Fletching or Vanes

Question: Which is better, feather or plastic vanes?

Answer:    What are you trying to start a fight?  All kidding aside, ask bowhunters that question and you will likely get as many reasons to use one or the other as the number of hunters you ask.

The only real answer is, "it depends."  

The advantages of feathers are (at least in part) as follows.  Feathers are lighter than vanes, thereby making your arrows slightly faster.  Feathers are more flexible, thereby reducing arrow wobble from any incidental contact the fletching might have with an arrow rest.  I have heard that feathers are quieter (but my half deaf ears wouldn't be able to make that judgment).  Feathers come in left wing, or right wing packages - the natural bend of the feather.  If you are using feathers and your fletching tool has a helical (a bend or twist) then your feathers wing must match the helical (either right or left).

The advantages of vanes are (at least in part) as follows:  Vanes are more stable in wet weather environments and will provide more consistent flight in all weather (although feathers will probably provide slightly better flight in dry weather).  Vanes can be placed on arrows without regard to left or right wing that must be considered with feathers.  If you are fletching arrows for multiple family members, with different helical needs, vanes might be more practical  Vanes are slightly heavier than feathers thereby adding weight to an arrow and hence adding kinetic energy.

Storage of arrows will impact the back end of arrows as well.  If arrows are stored in a case where the fletching or vanes are protected from being squashed, kewl.  If however, you are guilty of leaving your arrows in a shooting quiver - like I am, then fletching will be damaged quicker than vanes.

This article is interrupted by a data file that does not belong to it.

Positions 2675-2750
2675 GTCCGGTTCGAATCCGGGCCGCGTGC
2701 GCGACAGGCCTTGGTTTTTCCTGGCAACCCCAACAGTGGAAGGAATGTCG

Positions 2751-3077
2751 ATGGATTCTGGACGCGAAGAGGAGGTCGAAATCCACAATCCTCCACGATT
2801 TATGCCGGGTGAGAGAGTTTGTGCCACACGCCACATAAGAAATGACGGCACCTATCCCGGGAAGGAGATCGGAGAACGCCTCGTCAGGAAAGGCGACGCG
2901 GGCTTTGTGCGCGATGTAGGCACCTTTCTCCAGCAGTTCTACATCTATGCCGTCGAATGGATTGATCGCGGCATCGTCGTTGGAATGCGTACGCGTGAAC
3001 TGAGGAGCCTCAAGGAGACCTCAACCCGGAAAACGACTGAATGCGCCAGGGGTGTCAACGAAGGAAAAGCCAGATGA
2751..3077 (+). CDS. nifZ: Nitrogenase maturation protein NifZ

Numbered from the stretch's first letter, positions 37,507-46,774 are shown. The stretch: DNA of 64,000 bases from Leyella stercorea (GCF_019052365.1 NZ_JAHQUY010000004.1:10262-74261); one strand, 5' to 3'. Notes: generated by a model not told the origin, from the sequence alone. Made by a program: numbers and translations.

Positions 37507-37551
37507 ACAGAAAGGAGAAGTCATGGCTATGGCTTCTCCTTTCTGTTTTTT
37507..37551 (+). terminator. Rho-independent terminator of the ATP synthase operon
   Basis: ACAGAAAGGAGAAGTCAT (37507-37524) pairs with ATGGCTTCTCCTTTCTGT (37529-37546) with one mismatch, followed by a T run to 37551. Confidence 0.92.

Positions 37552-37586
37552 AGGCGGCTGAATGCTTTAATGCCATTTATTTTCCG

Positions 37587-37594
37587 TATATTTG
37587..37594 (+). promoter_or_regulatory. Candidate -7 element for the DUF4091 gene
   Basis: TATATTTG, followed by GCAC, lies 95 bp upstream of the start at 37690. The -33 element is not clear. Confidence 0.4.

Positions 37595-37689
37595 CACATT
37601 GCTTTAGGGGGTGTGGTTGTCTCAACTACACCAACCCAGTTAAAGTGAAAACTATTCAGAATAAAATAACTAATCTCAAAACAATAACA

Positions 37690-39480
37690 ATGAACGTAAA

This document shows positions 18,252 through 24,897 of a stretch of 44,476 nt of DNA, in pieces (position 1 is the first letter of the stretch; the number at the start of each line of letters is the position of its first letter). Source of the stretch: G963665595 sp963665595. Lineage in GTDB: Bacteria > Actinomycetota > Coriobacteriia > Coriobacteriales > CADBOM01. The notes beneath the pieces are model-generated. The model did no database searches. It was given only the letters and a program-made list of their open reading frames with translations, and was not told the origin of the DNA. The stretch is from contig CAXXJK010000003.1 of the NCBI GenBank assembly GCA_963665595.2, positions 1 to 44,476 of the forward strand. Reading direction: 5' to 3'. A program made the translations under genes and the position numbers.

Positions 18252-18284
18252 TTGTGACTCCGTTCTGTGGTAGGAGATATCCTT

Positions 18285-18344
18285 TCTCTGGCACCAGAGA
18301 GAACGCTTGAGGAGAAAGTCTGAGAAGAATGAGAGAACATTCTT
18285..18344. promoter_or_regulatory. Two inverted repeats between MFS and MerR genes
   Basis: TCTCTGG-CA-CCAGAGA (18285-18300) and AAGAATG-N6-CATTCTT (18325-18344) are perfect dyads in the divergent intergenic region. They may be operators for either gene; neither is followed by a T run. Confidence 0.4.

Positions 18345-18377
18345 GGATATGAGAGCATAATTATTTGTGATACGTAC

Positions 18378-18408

Ok, so what is the answer?  Well... the weight difference is almost negligible and can be safely discounted in most cases.  The real concern should center around likely weather conditions and arrow clearance.  If I knew that I would be hunting in both wet and dry weather, I would probably opt for a more consistent vane.  If I were hunting in the arid west, with little likelihood of rain, fletching might be a better choice.  If the arrow is coming out of the bow with significant contact with either the bow (in the case of a recurve or stickbow) I would definitely go with feathers.  You should be able to avoid most vane contact with a bow with properly tuned arrow rest, so vanes should not hurt you there.

There, now that I have confused you completely I pass the question back to you: Which is better, feather or plastic vanes?